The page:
Conceptualization, A.K.A. and V.P.C.; methodology, A.K.A. and M.A.A.; software, A.K.A., A.H.A. and S.M.A.; validation, A.K.A. and K.J.; formal analysis, A.K.A., M.A.A., J.J., C.D. and A.B.; investigation, A.K.A.; resources, K.J. and V.P.C.; data curation, A.K.A., M.A.A., J.J., C.D., A.B. and K.J.; writing—original draft preparation, A.K.A.; writing—review and editing, A.K.A., K.J. and V.P.C.; visualization, A.K.A., A.H.A. and S.M.A.; supervision, K.J. and V.P.C.; project administration, K.J. and V.P.C.; funding acquisition, V.P.C. All authors have read and agreed to the published version of the manuscript.


We would like to acknowledge the financial support received from the Umm Al-Qura University in Makkah, Saudi Arabia, and the School of Engineering at the University of Dayton.

Institutional Review Board Statement

The study was conducted according to the guidelines of the Declaration of Helsinki and approved by the Institutional Review Board of the University of Dayton (protocol code 18549055, 10 January 2022).

Informed Consent Statement

Informed consent was obtained for all participants.

Data Availability Statement

The data presented in this study are available upon request from the A.K.A author.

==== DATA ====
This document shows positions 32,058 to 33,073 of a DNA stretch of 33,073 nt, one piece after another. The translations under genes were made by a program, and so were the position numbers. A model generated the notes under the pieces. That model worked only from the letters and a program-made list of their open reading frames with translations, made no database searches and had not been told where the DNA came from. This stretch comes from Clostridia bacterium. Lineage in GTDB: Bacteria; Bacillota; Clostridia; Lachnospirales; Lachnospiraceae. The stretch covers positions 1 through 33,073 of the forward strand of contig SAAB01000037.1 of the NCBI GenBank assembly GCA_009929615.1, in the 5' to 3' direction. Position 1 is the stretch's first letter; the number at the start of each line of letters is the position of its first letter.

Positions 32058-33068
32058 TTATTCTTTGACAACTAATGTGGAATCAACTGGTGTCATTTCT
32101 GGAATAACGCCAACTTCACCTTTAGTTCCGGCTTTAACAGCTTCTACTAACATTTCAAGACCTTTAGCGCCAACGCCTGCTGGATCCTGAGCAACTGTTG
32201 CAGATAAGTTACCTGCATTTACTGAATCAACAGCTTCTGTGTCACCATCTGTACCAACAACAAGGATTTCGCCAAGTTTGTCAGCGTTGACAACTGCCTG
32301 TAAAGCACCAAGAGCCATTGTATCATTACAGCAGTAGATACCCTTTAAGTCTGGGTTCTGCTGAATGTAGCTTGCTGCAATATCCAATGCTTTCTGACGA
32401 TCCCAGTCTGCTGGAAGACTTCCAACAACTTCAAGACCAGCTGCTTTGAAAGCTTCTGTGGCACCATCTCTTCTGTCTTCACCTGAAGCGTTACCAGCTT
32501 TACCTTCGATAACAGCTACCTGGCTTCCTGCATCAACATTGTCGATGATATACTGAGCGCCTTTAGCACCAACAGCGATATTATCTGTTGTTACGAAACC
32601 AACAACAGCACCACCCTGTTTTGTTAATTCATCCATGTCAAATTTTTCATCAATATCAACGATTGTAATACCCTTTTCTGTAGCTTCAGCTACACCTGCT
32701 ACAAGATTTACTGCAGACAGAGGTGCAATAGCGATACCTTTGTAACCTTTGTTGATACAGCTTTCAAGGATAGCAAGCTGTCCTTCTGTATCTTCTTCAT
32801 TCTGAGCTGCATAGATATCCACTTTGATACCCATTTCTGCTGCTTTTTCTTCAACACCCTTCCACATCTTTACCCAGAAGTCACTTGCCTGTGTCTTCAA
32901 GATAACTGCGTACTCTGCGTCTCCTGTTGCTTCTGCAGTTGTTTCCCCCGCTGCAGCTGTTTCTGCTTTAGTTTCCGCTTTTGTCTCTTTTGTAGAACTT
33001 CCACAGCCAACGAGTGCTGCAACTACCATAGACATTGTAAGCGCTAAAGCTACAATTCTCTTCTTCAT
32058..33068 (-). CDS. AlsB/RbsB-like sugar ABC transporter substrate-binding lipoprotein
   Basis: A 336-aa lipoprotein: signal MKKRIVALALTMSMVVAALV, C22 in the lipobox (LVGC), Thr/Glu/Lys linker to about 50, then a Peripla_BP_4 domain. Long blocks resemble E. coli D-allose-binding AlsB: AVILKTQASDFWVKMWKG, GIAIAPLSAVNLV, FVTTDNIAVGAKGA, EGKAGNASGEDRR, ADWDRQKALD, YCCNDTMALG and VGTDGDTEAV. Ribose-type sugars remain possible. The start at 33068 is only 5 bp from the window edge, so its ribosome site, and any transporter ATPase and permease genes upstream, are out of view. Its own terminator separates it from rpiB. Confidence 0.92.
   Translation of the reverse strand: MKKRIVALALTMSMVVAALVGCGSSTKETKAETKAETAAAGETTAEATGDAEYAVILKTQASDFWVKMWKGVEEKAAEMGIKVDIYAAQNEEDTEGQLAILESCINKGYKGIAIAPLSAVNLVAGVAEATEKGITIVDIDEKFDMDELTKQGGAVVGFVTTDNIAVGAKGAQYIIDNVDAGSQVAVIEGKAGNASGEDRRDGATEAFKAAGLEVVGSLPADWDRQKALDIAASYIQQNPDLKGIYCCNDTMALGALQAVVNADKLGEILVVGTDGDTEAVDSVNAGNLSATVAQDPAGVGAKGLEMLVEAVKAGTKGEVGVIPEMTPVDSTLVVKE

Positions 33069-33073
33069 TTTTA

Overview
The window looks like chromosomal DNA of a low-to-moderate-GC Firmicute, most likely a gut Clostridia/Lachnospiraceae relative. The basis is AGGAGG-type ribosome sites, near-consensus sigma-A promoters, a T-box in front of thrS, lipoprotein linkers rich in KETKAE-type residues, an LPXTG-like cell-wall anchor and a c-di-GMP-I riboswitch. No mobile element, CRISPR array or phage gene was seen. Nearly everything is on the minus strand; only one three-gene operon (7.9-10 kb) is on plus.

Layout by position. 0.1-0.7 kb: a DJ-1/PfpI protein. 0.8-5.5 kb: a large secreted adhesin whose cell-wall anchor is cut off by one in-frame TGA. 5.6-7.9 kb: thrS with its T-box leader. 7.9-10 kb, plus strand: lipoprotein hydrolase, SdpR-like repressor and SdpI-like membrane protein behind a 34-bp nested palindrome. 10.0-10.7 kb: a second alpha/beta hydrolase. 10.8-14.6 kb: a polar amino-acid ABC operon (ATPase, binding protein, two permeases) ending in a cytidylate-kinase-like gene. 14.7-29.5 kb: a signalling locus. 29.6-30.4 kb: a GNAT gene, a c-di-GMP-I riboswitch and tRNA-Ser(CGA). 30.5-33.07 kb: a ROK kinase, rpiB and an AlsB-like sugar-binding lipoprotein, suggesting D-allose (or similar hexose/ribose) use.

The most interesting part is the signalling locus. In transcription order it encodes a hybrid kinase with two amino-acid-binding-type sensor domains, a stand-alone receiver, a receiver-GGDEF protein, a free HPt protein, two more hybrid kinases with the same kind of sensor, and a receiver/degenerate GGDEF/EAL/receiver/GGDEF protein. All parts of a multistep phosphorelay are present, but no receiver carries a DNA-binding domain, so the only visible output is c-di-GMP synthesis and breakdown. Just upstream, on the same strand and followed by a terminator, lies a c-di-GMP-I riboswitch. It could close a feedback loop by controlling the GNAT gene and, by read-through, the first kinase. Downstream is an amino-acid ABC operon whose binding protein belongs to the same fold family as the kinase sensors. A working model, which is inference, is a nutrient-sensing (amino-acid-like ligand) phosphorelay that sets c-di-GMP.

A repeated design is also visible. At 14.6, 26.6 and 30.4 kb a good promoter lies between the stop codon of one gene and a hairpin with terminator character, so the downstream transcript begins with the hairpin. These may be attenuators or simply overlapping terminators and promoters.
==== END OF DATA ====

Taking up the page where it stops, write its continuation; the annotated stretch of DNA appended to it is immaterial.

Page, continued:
The authors acknowledge the editors and reviewers for their valuable comments and suggestions.

Conflicts of Interest

The authors declare no conflicts of interest.


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Figure 1. Classification of human activity recognition approaches.
Figure 1. Classification of human activity recognition approaches.
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Figure 2. Texas Instruments IWR6843ISK-ODS mmwave sensor with MMWAVEICBOOST.
Figure 2. Texas Instruments IWR6843ISK-ODS mmwave sensor with MMWAVEICBOOST.
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Figure 3. Mmwave signal processing chain elements.
Figure 3. Mmwave signal processing chain elements.
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Figure 4. PointNet Model Architecture.
Figure 4. PointNet Model Architecture.
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Figure 5. Falling Alert System Architecture.
Figure 5. Falling Alert System Architecture.
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Figure 6. The experimental setup.
Figure 6. The experimental setup.
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Figure 7. Samples of who participates in the collecting data phase. (a) Standing. (b) Walking. (c) Sitting. (d) Lying. (e) Falling.